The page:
I also tried again with the Samxung SM-T330 (ancient, I know but if it works...) and managed to get it to work with Canion and the OBDLink-LX that have served me well these last 10 years or so... Frame rate appeared after connecting (having turned off wifi which I think has been an issue previously) and sensible data came up including the correct mileage.

I tried various screens and all that I looked at gave apparently sensible data including the 'Batt Temp' screen...

Batt Temp.png

However, when I went to the 'Batt Status' screen, initially I got mainly sensible data...

Batt Status.png

... which all look very consistent (I can't remember where the SOC was just before the failure but probably more than 1/2 full which seems to make sense with these voltages - but not the SOC, RR and pack volts shown... and then a few seconds later I got this...


Batt Status - Scrambled.png

and the Canion app crashed stuck on this screen...

Thoughts and/or more ideas to try (MUT3)?

MW
 
The pack Volts at 6554 seems like the 2-byte PID (don't remember off hand, 373?) was reading all bits high, in hex 0xFFFF, divided by 10.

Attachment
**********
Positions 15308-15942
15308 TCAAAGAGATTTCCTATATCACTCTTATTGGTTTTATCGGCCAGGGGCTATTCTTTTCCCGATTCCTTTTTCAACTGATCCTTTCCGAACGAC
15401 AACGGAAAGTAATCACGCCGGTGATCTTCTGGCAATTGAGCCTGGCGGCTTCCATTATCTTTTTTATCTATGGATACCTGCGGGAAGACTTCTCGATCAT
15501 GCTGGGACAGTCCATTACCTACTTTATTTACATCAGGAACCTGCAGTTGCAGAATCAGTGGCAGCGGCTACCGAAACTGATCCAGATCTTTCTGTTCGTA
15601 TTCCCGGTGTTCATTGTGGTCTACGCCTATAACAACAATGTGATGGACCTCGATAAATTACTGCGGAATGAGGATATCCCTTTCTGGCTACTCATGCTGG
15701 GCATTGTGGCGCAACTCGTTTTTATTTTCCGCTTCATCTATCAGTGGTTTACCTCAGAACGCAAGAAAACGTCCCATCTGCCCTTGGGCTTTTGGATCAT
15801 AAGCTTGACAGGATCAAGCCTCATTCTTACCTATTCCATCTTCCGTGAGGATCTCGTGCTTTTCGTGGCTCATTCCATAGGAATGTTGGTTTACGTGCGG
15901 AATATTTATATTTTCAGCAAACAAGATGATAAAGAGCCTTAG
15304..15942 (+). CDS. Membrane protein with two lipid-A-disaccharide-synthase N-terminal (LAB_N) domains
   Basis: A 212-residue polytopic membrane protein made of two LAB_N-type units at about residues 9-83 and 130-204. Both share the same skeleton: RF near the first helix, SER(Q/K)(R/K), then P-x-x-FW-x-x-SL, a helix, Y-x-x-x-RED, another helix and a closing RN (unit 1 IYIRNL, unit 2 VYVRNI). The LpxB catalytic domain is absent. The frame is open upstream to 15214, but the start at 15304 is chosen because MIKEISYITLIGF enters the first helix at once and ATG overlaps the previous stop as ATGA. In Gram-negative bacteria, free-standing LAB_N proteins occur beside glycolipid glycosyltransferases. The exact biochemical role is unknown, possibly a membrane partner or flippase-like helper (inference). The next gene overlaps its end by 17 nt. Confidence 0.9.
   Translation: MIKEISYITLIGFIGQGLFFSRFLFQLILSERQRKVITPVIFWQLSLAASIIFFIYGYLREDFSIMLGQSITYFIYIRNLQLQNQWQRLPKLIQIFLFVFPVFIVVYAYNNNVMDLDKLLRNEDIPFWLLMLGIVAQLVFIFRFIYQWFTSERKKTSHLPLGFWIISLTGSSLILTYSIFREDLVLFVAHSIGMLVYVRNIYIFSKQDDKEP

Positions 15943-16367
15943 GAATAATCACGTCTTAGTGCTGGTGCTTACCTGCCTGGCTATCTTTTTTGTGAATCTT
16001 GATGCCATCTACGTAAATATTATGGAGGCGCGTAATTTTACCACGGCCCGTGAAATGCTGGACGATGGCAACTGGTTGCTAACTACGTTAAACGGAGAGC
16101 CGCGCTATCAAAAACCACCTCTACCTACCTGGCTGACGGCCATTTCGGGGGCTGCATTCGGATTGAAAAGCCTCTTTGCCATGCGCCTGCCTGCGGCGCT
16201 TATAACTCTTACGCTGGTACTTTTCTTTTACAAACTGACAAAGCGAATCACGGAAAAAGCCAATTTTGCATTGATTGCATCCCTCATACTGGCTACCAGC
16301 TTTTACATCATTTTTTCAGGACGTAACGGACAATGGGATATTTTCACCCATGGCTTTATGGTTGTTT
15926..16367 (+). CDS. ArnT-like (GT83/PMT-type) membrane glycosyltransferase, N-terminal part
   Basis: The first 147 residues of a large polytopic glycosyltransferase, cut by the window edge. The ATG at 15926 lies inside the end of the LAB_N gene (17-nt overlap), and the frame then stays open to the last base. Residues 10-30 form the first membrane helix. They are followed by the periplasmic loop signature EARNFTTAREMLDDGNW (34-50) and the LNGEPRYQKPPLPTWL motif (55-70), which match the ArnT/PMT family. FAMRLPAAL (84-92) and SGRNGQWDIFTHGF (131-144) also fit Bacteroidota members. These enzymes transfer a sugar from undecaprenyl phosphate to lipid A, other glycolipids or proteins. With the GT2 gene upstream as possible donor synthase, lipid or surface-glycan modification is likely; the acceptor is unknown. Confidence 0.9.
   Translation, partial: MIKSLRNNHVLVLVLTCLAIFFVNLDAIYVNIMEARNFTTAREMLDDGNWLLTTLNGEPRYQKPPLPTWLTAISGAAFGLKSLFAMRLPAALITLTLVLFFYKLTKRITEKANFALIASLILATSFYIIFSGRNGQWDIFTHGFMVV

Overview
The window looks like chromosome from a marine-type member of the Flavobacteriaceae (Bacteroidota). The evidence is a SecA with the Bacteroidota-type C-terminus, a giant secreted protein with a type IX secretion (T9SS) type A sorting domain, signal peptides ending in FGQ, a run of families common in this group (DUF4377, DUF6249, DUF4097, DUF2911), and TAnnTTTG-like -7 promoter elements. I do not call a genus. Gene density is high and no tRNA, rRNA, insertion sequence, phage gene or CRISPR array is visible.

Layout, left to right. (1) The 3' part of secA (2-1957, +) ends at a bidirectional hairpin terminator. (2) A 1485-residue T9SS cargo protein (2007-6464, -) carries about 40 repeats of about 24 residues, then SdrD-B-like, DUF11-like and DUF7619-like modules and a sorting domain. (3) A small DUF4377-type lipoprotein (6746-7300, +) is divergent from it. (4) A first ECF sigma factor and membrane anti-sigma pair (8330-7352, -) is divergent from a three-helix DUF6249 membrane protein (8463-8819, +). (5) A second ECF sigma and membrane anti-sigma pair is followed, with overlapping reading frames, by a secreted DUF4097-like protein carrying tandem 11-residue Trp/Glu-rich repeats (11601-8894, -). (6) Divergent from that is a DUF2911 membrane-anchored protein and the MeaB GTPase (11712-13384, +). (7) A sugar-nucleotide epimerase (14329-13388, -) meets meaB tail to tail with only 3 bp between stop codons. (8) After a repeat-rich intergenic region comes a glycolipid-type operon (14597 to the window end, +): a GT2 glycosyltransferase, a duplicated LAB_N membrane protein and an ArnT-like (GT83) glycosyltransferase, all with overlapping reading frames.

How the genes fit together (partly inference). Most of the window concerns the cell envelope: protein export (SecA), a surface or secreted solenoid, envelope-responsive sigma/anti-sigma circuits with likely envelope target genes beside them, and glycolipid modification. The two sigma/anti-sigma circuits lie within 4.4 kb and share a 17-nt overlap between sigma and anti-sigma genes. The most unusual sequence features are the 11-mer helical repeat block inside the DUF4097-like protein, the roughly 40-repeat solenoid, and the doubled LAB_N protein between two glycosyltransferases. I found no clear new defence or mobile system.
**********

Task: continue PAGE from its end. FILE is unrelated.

All the cells looked great with only 20mV difference min-max. Not sure why the total Volts is so far off except that it must be reading some other source rather than summing of the cells.
 
Just noticed I wrote '2024' as the last time I fixed this car in my OP - it was actually 2020... and ~5000km later.

I also re-visited the thread on spekev (https://www.speakev.com/threads/i-miev-with-failing-battery-another-cmu-ltc-chip-failure.144620) and see that the 'confused' screenshot of Canion from that event is near identical to this one except that the fault before was in CMU05 and this one appears to be CMU01...

IMG_9479.JPG

... and the blue lines on the gash Canion screen align with the cell number in the relevant CMU in both cases... which is interesting.

So, looks like another LTC chip failure.

I've got the car to the workshop - just need to rig up a winch to get it onto the ramp (or get some help in to push it).